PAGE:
At St. John’s, we say that “Doubts are ok, questions are welcome, please, come as you are.”
The best way for you to get to know us is by attending one of our services.
We are grateful to be worshipping in-person. Hand sanitizer, masks, and space for distancing is available. We encourage everyone to be vaccinated, though we do not ask people about their vaccination status at our services.
SUNDAY WORSHIP at 10am
Main Church, 1410 Main Street
This service follows the Book of Common Prayer which is used by Episcopal Christians in over 165 countries around the world, all part of the worldwide Anglican Communion. The service is made up of hymns, readings from the Bible, prayers, a sermon as well as the celebration of Holy Communion, also known as the Eucharist or Mass.
If you are unable to join us in-person, you can participate in the service via a Zoom link. Click the Join button below on Sunday morning. If you have technical questions or need help in connecting to our online services email us at email@example.com.
FREQUENTLY ASKED QUESTIONS
What should I wear?
Dress for comfort. People at St. John’s dress informally, but in addition to jeans and “business casual” you’ll sometimes see dresses, jackets, and occasionally, ties. Come as you are.
Where can I park?
You can park in the Parish House parking lot at 1458 Locust Street. On Sunday mornings St. John’s worshipers can also park in the Behr Funeral Home parking lot across from their location at 1491 Main Street and walk to the church at 1410 Main Street.
How early should I arrive?
That’s up to you, but we encourage you to arrive at least five minutes before. People tend to show up closer to 10 am (though during the school year, some of us are downstairs for Sunday School or Adult Education beforehand). If you are running late, it’s ok. Just enter quietly.
Which door should I use?
There are three sets of red doors. You may use either set located on Main Street to enter the church.
What about handicap or mobility access?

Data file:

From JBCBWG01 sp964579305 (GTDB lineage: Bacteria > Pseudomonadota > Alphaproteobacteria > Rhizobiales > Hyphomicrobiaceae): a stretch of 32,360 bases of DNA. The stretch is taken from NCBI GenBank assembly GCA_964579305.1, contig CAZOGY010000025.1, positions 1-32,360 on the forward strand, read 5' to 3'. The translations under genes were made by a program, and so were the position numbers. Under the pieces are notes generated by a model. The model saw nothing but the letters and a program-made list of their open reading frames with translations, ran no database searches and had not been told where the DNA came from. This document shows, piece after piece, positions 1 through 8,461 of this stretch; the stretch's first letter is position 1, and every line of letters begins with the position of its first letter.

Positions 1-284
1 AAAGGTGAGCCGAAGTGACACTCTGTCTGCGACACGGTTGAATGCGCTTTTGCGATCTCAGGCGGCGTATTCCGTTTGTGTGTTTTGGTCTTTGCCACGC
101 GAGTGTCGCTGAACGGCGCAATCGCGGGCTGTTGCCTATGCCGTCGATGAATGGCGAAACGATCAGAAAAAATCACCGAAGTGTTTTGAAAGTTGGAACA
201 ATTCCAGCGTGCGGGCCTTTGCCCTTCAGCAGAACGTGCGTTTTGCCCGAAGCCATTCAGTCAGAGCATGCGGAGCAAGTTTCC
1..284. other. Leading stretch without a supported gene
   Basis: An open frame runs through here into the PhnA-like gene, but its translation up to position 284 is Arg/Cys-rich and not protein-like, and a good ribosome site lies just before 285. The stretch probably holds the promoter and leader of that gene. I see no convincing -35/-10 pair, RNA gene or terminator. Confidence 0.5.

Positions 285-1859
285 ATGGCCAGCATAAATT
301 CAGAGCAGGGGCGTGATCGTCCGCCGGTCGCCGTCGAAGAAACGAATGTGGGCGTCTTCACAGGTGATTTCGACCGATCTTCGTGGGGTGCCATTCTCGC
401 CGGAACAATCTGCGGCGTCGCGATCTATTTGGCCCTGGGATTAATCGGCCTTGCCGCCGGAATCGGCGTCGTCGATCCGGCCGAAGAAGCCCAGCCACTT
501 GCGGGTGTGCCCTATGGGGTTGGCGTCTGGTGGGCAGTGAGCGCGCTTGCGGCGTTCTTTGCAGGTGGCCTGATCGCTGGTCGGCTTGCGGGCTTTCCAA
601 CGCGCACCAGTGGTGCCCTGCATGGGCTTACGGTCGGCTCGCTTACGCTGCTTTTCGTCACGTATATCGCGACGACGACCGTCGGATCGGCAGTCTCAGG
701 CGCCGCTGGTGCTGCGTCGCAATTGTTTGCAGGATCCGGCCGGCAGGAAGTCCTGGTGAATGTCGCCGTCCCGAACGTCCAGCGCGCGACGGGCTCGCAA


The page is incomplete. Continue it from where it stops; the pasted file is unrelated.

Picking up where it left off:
A ramp is located behind the church off 14th Street. Enter the door, follow the hallway, take your first left, walk through Kemper Hall to the elevator. A doorkeeper will be present to help you with this.
At the parish house there is a ramp to the upper level entrance to the parish offices and Chapel. The lower level is accessible directly from the parking lot. We have restrooms on both upper and lower levels of the Parish House.
As a first-time guest will I be singled out?
No! You won’t be made to stand up, publicly introduce yourself, or wear a name badge. We have a reputation as a friendly group, so expect to be welcomed, but not overwhelmed.
I’m not an Episcopalian, can I receive Holy Communion?
Yes! All baptized Christians, from any denomination, are welcome to receive Holy Communion. You don’t have to be an Episcopalian to participate in almost anything we do as a congregation. Some join us and eventually become Episcopalian, others remain Catholic or Lutheran or whatever, while regularly participating in our life together. Again, come as you are.
I’ve got doubts about God and Christianity, can I still come?
Absolutely! That’s why we exist to help people explore their faith, ask questions, and wrestle with doubts. In fact, you’ll find you won’t be alone in your questions, as many of us have been wrestling with them for years.
What about my kids?
We offer a time for children's Sunday School during the 10am worship service, September through May. During the scripture readings and sermon, children are welcome in the tower room just off the sanctuary for a kid-friendly lesson with two adult teachers, and then they return to the main service just before Communion. We aren’t bothered by children being children, their movements, noises, and occasional comments add life to our services.
What about people who have gone through a divorce or LGBTQ persons?
St. John’s welcomes all baptized Christians to receive Holy Communion, regardless of marital status. St. John’s welcomes LGBTQ persons fully into our life, including marriage. The Episcopal Church ordains women and men as priests. It also allows re-marriage of divorced persons.